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Design Built estimate almost half the cost of Five Bugles for new Boyceville fire station

By LeAnn R. Ralph

BOYCEVILLE  —  An estimate by Design Built Structures for a new fire station in Boyceville places the cost at a little more than half of what was estimated by Five Bugles Design.

The Boyceville Fire District’s five-year planning committee met with representatives for Design Built Structures March 31.

Design Built estimated a new fire station would cost $1.5 million.

In February, Five Bugles Design estimated that a one-story building would cost $2.13 million, and the two-story building would cost an estimated $2.7 million.

The Design Built estimate of $1.5 million includes a second story on a new fire station.

The estimate does not, however, include the cost of site acquisition and site preparation, although five-year planning committee members noted the proposed site near the airport is level and probably would not require much in the way of site prep.

Jimmy Harper of Design Built said his rough estimate was “the high end” to also account for heating and electrical work in a new fire station.

To find out a more exact cost, Harper said he would have to consult with heating and electrical engineers.

Harper, and his son, Joel Harper, based their estimates on 6,660 square feet for the apparatus bay of the fire station at a construction cost of $150 per square foot and on 3,808 square feet of the administration portion of the building at $120 per square foot.

The estimate also included a second story of 3,808 square feet at an additional construction cost of $20 per square foot.

The second story of the proposed fire station would be used only for storage at first, but would be available in subsequent years if the Boyceville Fire Department decided to go full-time and have firefighters sleeping at the fire station.

Five-year planning committee members wondered if the new fire station would be required to have an elevator for the second story.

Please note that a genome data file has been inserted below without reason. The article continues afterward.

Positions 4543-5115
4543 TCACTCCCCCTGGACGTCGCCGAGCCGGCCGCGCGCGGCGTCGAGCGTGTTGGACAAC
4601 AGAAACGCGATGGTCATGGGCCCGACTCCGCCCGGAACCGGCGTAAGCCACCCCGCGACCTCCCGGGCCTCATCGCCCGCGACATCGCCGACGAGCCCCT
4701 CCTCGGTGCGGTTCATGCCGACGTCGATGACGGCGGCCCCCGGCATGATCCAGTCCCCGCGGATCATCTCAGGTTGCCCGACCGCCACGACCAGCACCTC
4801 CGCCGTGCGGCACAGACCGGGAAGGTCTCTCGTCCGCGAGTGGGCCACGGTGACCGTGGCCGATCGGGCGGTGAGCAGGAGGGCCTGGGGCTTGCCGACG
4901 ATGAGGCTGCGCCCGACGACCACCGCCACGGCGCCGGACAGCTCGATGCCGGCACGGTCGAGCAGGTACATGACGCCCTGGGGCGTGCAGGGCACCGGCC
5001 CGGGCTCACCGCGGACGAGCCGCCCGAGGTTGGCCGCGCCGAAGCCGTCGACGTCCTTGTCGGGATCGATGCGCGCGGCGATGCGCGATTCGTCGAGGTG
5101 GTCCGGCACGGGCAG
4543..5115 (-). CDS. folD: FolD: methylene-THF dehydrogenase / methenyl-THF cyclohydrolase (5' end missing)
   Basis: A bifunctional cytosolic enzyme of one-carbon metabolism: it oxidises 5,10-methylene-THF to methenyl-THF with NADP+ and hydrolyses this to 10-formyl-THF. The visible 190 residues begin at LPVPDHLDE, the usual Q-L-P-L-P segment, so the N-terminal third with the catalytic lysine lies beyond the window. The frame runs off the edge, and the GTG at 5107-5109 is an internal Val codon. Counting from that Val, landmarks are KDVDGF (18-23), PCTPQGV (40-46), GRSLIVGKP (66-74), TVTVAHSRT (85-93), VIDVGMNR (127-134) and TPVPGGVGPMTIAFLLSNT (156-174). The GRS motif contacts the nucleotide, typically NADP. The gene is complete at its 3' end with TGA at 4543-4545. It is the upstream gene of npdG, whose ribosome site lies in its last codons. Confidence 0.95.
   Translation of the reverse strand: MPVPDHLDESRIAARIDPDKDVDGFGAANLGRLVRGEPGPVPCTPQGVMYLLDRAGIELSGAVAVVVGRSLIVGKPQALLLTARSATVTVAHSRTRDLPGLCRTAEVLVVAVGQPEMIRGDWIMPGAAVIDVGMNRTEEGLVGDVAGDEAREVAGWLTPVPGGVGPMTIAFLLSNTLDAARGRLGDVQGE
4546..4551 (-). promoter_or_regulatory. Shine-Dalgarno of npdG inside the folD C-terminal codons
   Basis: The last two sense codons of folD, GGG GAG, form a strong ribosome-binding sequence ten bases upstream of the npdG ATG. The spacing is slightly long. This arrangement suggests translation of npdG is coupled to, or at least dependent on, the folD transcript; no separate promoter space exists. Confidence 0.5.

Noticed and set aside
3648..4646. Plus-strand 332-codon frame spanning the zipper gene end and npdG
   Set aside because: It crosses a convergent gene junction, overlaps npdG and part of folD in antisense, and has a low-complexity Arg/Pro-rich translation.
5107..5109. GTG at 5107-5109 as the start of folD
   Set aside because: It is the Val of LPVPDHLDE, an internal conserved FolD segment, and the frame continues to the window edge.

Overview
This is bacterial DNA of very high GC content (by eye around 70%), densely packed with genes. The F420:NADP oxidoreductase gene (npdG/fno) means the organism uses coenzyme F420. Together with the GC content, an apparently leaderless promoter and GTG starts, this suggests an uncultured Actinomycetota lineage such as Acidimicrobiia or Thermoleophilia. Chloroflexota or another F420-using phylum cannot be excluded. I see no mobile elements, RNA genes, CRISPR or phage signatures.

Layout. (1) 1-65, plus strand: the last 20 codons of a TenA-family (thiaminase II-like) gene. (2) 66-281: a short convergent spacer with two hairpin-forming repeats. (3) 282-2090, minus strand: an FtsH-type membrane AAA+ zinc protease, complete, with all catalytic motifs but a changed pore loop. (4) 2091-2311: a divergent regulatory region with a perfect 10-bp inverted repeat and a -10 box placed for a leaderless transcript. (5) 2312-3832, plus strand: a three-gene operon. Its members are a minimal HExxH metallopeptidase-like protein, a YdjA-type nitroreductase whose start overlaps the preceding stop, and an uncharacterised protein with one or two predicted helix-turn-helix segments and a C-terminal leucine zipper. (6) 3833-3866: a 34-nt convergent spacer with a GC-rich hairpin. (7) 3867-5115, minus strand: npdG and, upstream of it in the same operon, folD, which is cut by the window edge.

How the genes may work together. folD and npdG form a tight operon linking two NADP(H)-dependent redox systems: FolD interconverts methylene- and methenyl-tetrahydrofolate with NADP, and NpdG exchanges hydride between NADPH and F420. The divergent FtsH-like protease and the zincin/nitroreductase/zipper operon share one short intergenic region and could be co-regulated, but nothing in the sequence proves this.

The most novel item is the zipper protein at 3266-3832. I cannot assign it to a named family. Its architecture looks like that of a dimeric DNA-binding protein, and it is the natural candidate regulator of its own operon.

Jimmy Harper said regulations would not require an elevator if the fire station had sleeping quarters upstairs but also a room available downstairs for someone who is handicapped.

Rich Monn, chair of the Town of Stanton and chair of the five-year planning committee, said the same regulations applied to the new EMS station in Boyceville.

As long as the same accommodations were available downstairs at the EMS station as on the second floor, regulations did not require an elevator, he said.

Monn also noted that the regulations made no sense to him.

A fire department is not going to have a firefighter who is handicapped and in a wheelchair, he said.

Heating for the new fire station would be expected to be in-floor heat and a Modine ceiling furnace, Monn said.

One committee member noted that the prices quoted by Five Bugles Design was for a “turnkey” building.

Site prep for the Five Bugles Design fire station was listed at $500,000.

Joel Harper said that since the proposed site is flat, $500,000 seemed high.

Don Rose, Boyceville director of public works and also a member of the fire department, said site preparation for the new fire station would include sewer and water and extending the street.

Joel Harper said he would figure the cost for a turnkey building and also would figure out a percentage increase that might be likely over the next few years.

The cost of steel, wood and labor generally increases by 3.5 percent to 5 percent per year, he said.

On $1.5 million building, a 5 percent increase per year would amount to $75,000.

The fire district cannot proceed with seeking grants from the Otto Bremer Foundation or financing from other sources without having numbers to work with, Monn said.

“We need to have at least a close ballpark before we can proceed,” he said.

The cost estimates also have to be as close as possible before taking the information to the fire district board, Monn said.

Town boards in the fire district need to know how much the fire station will cost, too, so board members can plan for financing the township’s portion of a new fire station, either through saving money or borrowing money, said Paul Wathke, representative for the Town of Sherman.

“I want to see the fire barn built, but I don’t want to push it too fast,” Monn said.

The Boyceville Fire District meets next on April 15.